22 February 2014


Popcorn is one of my favorite snacks.  I love the sound it makes when all the kernels race each other to the finish line, and then those free radicals that jump out of the bowl after sliding down the chute with their friends.  I love the variety of seasoning options: plain, salty, buttery, kettle corn, taco, cheesy, carmel, jello (I am a Utahan, jello can be used for anything), honey, parmesan, I could go on but you get the idea.

I used to make popcorn in a pot over the stove because it tastes awesome.  You heat a little oil in the bottom for the kernels to bask in until they burst.  Sprinkle salt over top and it's wonderful.  Perfect for eating one snowy white bite at a time or by the handful.

Then my husband bought me an air popper.  It took me a few tries to understand that I didn't have to use melted butter to get the salt to stick, I could use olive oil.  Just drizzle a little over the top of the popped corn, and add salt.  Easy peasey lemon squeezy.

There's just a hiccup, a slight snafu to this arrangement.

Cooked oil smells differently than oil straight from the container.

I have used extra virgin olive oil as my facial moisturizer for several years.  It's all natural, so it doesn't leave a greasy residue, skin soaks it right in.  It's cheap (which I love, as we all know).  And you can buy it anywhere.  I apply twice daily, once in the morning and once before bed.

You see the issue?  Every time I moisturize my face these days I want popcorn.

17 February 2014

Metropolis 1927

My husband has a master's degree in film.  That means we get to watch a lot of "different" movies.  The latest in his endeavor to soak up as much culture and celluloid as a human brain can stand, we watched a movie from 1927 called Metropolis.  It's a German film.  The story takes place 99 years in the future, which means it's only twelve years away from where we are now, 2026.

They had machines in this futuristic film, but all of them were manpowered.  Most of the workers in the movie looked like they were dancing with flashing lights rather than doing something productive.

The clock thing is a machine and the guy in black is moving the hands to any bulb that lit up.  It's an integral part of the plot, but we, the watchers, have no idea what he's doing or what will happen when he stops, or why.

Aside from the machines, there was A LOT of heart clenching.

A LOT of heart clenching.

Then, there's a good lady:

the kind that helps children, and calls pretentious snobs her brothers and sisters instead of hating them.  A mad, mad scientist takes that good lady, and through the use of electric circles and a robot, turns her into a bad lady.

The bad lady is identified as separate from the good lady by her dark eyeliner.  Also, the bad lady does a strip tease for dozens of entranced men.  My husband says it's not so much a tease.  He's right.  It's more of a sexy dance.

Let me reiterate: this film was made in 1927.  The good old days with family values and all that.  I've long thought there was no such time and I'm sorry to have been proven right.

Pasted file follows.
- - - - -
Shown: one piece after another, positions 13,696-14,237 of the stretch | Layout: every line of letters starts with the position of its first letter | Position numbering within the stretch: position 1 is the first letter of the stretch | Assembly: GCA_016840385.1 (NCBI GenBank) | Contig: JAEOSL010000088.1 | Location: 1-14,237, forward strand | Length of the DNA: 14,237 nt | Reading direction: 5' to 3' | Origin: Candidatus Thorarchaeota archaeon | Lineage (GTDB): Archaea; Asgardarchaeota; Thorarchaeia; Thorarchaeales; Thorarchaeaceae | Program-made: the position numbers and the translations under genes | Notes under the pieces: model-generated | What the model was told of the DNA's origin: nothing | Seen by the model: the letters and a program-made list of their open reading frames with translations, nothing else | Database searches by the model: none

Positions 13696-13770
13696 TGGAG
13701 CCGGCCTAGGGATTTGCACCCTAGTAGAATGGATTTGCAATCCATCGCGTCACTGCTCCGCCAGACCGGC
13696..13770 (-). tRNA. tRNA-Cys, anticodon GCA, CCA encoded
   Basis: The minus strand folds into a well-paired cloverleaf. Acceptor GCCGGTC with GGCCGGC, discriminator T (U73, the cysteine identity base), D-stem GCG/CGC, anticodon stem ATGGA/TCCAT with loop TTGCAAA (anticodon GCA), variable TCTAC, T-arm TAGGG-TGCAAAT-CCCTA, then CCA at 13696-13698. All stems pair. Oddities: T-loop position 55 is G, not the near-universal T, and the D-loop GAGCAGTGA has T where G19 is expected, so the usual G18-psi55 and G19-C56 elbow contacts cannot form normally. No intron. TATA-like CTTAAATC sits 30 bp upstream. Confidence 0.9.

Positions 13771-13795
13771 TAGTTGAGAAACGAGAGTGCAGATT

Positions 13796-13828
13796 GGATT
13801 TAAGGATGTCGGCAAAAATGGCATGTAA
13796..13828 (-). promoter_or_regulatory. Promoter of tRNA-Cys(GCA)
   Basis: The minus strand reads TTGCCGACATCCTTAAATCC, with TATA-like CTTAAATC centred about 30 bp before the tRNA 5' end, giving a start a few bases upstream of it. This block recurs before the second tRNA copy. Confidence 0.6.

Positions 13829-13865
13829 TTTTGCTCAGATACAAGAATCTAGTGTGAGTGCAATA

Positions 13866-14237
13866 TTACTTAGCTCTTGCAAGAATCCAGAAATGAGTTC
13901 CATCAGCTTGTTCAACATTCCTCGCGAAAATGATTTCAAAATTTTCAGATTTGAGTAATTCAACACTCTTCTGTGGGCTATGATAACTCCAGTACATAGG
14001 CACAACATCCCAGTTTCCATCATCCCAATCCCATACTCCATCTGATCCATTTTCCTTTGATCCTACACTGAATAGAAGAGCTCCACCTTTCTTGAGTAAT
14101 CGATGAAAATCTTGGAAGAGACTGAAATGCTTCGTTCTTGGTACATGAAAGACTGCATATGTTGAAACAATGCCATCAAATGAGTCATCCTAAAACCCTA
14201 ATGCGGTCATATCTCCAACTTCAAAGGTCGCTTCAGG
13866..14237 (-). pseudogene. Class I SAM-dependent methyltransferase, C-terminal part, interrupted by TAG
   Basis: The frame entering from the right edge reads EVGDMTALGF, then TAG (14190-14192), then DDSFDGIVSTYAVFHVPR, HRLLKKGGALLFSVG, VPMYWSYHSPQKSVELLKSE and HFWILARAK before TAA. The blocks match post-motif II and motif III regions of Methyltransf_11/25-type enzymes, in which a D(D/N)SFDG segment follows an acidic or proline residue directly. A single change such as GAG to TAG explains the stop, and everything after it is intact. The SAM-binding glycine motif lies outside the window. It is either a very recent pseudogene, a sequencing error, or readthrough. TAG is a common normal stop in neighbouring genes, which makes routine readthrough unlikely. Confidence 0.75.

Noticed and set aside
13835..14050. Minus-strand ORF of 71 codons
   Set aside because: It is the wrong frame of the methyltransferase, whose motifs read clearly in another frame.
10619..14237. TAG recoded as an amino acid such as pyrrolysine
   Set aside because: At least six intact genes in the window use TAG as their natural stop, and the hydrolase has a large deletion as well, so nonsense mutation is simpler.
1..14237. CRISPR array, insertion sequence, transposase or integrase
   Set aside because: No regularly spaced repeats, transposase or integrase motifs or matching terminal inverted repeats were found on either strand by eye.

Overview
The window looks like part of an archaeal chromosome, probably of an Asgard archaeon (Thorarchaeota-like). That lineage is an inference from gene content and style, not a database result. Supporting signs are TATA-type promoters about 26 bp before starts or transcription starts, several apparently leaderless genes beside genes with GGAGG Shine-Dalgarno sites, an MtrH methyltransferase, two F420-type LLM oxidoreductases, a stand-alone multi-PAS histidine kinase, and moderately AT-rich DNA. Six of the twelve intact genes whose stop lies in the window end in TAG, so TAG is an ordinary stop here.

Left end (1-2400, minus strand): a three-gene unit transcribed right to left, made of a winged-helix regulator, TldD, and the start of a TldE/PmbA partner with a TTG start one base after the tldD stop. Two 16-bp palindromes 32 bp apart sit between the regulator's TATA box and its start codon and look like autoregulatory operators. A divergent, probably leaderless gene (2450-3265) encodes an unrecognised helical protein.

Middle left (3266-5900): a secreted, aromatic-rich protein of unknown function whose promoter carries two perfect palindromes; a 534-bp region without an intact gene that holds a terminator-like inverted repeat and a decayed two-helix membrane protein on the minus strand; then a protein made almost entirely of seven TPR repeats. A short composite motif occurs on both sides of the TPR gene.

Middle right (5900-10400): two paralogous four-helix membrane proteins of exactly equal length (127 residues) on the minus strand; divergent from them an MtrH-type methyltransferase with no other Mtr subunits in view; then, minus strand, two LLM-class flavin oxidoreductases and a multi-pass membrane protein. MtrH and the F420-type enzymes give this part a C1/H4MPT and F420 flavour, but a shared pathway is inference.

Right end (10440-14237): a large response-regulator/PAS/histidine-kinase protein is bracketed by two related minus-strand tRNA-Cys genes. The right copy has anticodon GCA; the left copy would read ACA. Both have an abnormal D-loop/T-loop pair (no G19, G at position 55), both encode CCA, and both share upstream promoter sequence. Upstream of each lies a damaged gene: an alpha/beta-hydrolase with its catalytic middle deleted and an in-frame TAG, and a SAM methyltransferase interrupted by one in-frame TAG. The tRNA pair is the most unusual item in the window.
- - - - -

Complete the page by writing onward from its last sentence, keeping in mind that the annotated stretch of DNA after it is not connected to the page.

The end of the movie is a happy one with the bad lady getting buzzed back to a robot and the heart-clenching guy getting the good girl.  It took 2 1/2 hours and some truly terrifying moments to get us there.

I've been so traumatized by the watching of this film I can't get it out of my head.  So, now you can have it in yours.

11 February 2014

Family Ties

This past weekend, I got to hang out with my brothers and sister and their spouses.  Also with my parents.  That's us up there.  (By us, I mean my brothers, sisters, and parents.  No spouses in this one.)  We stayed in a truly ginormous house: ten bedrooms, eight bathrooms, indoor and outdoor pools, two basketball courts.  Big.  But when there are 27 people, I suppose you need a huge house to accommodate.

Since I'm the youngest in the family, I'm used to taking up the leftovers the older siblings didn't want.  Old clothes.  Old hairbrushes.  Old news.  So of course, I didn't get to choose a private bedroom.  My husband and I got to share with my brother and his wife, and my sister and her husband.  My brother snores.  We pushed two twin beds together, so if I snuggled with my husband during the night I was tempting the great divide to suck me in.  It rained.

Aside from all this, it was a fantastic weekend.  We ate and ate and ate.  Then drove and ate some more.  Zion's National Park was beautiful.  The rainy weather brought theclouds down to cover the tops of the mountains, creating contrasts between gray sky and red rocks. Trees at the tippy tops of the cliffs looked like divers preparing to jump.

We laughed a lot.  Over fish tacos, I heard a new favorite joke:

Why did Sally fall off the swing?  Because she didn't have arms.
Knock Knock.  *Who's there?* Not Sally.

*giggle*  I have yet to decide why I think this is so funny.

Saturday morning, we gathered in the cavernous kitchen and said a prayer together, for safety in traveling back home and for gratitude that we all get along and still like each other.  That by itself is pretty amazing.

The last couples' retreat my husband and I went on was ten years ago.  It was worth the wait.